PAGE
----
Health insurance as a requirement to undergo cardiac transplantation

A national survey of transplant program practices

J. T. Thibodeau, M. P. Rao, C. Gupta, C. R. Ayers, S. Gupta, P. P A Mammen, D. W. Markham, J. D. Mishkin, P. C. Patel, L. P. King, M. H. Drazner

Research output: Contribution to journalReview article

10 Citations (Scopus)

Abstract

Background: Recent limitations in Medicaid coverage of transplantation in Arizona jeopardized transplantation of potential recipients in that state and called attention to financial barriers inherent in the present organ allocation system. Policies of cardiac transplant centers regarding insurance requirements for transplantation have not been previously assessed. We sought to determine the policies of adult cardiac transplant programs nationwide regarding insurance requirements for evaluation and listing for cardiac transplantation. Methods: From December 15, 2008 to November 16, 2010, all active adult cardiac transplant programs in the United States were surveyed regarding insurance requirements for evaluation and listing for cardiac transplantation. Results: Surveys were completed by 62 of 101 programs, accounting for 71% of adult cardiac transplants in 2007. Only 2% of recipients were uninsured. Insurance was required by 48% of programs to evaluate and 84% to list for transplantation. For uninsured patients, 81% of programs required a large amount of money upfront (median, $200,000; interquartile range, $10,000-$300,000) to list for transplantation and often (84%) educated patients about fundraising to acquire these resources. Conclusions: Adult cardiac transplant programs generally require candidates to have adequate health insurance to undergo transplantation. Uninsured patients typically need a significant amount of money upfront to be listed for transplantation and often are advised to fundraise to gather such resources.

Original languageEnglish (US)
Pages (from-to)360-363
Number of pages4
JournalTransplantation Proceedings
Volume45
Issue number1
DOIs
StatePublished - Jan 2013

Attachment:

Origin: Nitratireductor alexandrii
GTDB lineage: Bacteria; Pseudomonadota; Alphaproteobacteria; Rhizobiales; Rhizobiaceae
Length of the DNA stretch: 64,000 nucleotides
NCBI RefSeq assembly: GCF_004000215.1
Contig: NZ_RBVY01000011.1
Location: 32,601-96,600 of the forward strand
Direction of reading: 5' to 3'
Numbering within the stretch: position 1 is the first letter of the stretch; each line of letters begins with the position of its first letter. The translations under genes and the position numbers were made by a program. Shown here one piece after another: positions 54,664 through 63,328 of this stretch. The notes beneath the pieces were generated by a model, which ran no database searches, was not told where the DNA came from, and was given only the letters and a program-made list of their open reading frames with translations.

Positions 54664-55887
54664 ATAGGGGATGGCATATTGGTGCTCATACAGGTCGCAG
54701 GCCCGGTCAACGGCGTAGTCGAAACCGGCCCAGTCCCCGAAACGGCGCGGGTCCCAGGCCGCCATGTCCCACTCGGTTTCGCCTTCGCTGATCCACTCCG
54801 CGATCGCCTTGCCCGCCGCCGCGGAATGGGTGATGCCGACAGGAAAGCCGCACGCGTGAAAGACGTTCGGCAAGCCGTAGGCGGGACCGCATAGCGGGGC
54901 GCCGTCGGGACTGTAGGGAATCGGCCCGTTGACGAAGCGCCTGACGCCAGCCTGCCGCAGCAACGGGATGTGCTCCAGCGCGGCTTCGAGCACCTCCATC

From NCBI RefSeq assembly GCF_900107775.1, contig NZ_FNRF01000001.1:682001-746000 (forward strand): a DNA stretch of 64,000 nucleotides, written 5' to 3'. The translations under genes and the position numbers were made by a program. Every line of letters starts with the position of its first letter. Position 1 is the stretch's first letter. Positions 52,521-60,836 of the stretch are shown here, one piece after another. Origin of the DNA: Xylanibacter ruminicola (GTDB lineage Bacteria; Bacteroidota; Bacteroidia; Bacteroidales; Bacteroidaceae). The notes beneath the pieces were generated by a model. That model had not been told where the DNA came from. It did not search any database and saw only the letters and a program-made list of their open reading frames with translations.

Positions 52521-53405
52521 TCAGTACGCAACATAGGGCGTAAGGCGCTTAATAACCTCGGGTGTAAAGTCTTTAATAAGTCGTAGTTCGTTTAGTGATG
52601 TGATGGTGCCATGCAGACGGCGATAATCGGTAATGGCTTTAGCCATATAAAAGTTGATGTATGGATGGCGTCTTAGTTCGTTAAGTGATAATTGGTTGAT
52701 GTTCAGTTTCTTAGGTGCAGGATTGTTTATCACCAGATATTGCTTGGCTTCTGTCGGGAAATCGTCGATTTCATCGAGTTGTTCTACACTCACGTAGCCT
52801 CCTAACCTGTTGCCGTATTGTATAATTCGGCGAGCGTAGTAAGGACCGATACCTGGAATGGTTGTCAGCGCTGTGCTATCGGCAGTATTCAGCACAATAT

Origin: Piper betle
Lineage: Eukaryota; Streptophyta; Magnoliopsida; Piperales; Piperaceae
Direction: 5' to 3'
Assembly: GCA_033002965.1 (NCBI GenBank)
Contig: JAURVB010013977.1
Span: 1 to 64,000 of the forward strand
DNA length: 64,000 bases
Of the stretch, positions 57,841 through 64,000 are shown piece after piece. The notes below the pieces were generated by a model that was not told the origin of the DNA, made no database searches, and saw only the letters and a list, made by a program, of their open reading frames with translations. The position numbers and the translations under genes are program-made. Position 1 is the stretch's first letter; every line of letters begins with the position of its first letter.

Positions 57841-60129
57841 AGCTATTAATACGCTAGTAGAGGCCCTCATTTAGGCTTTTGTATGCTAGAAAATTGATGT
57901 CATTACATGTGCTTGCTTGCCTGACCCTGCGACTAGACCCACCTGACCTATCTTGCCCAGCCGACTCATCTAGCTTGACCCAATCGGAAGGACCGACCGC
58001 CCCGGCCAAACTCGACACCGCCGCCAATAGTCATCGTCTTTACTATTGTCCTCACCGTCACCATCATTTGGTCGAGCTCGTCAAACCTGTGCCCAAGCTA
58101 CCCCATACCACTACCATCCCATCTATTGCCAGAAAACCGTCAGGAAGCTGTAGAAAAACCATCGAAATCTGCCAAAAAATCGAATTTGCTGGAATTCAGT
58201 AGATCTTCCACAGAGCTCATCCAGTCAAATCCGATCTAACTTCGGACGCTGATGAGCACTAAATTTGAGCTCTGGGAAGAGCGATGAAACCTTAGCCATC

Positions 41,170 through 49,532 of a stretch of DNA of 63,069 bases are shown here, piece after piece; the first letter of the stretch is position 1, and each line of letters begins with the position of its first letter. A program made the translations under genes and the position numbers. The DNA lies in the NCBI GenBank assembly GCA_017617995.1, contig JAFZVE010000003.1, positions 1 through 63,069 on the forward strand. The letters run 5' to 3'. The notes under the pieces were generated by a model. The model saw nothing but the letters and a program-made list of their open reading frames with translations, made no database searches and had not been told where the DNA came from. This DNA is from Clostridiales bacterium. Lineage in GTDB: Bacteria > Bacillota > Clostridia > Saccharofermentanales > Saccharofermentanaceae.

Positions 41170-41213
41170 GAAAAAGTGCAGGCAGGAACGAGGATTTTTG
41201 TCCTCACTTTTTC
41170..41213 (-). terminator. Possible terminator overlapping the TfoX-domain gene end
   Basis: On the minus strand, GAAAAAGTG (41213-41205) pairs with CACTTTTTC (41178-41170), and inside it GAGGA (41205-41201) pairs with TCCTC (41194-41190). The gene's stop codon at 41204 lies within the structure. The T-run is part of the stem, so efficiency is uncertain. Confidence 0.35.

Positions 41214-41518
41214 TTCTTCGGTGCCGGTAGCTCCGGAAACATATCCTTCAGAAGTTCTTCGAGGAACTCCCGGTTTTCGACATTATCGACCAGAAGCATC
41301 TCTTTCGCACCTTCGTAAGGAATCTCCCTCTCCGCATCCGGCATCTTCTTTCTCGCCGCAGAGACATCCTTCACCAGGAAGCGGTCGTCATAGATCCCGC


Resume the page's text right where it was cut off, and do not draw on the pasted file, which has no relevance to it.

Externally publishedYes

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Heart Transplantation
Health Insurance
Transplantation
Transplants
Insurance
Medicaid
Surveys and Questionnaires

ASJC Scopus subject areas

  • Surgery
  • Transplantation

Cite this

Thibodeau, J. T., Rao, M. P., Gupta, C., Ayers, C. R., Gupta, S., Mammen, P. P. A., ... Drazner, M. H. (2013). Health insurance as a requirement to undergo cardiac transplantation: A national survey of transplant program practices. Transplantation Proceedings, 45(1), 360-363. https://doi.org/10.1016/j.transproceed.2012.05.074

Health insurance as a requirement to undergo cardiac transplantation : A national survey of transplant program practices. / Thibodeau, J. T.; Rao, M. P.; Gupta, C.; Ayers, C. R.; Gupta, S.; Mammen, P. P A; Markham, D. W.; Mishkin, J. D.; Patel, P. C.; King, L. P.; Drazner, M. H.

In: Transplantation Proceedings, Vol. 45, No. 1, 01.2013, p. 360-363.

Research output: Contribution to journalReview article

Thibodeau, JT, Rao, MP, Gupta, C, Ayers, CR, Gupta, S, Mammen, PPA, Markham, DW, Mishkin, JD, Patel, PC, King, LP & Drazner, MH 2013, 'Health insurance as a requirement to undergo cardiac transplantation: A national survey of transplant program practices', Transplantation Proceedings, vol. 45, no. 1, pp. 360-363. https://doi.org/10.1016/j.transproceed.2012.05.074
Thibodeau, J. T. ; Rao, M. P. ; Gupta, C. ; Ayers, C. R. ; Gupta, S. ; Mammen, P. P A ; Markham, D. W. ; Mishkin, J. D. ; Patel, P. C. ; King, L. P. ; Drazner, M. H. / Health insurance as a requirement to undergo cardiac transplantation : A national survey of transplant program practices. In: Transplantation Proceedings. 2013 ; Vol. 45, No. 1. pp. 360-363.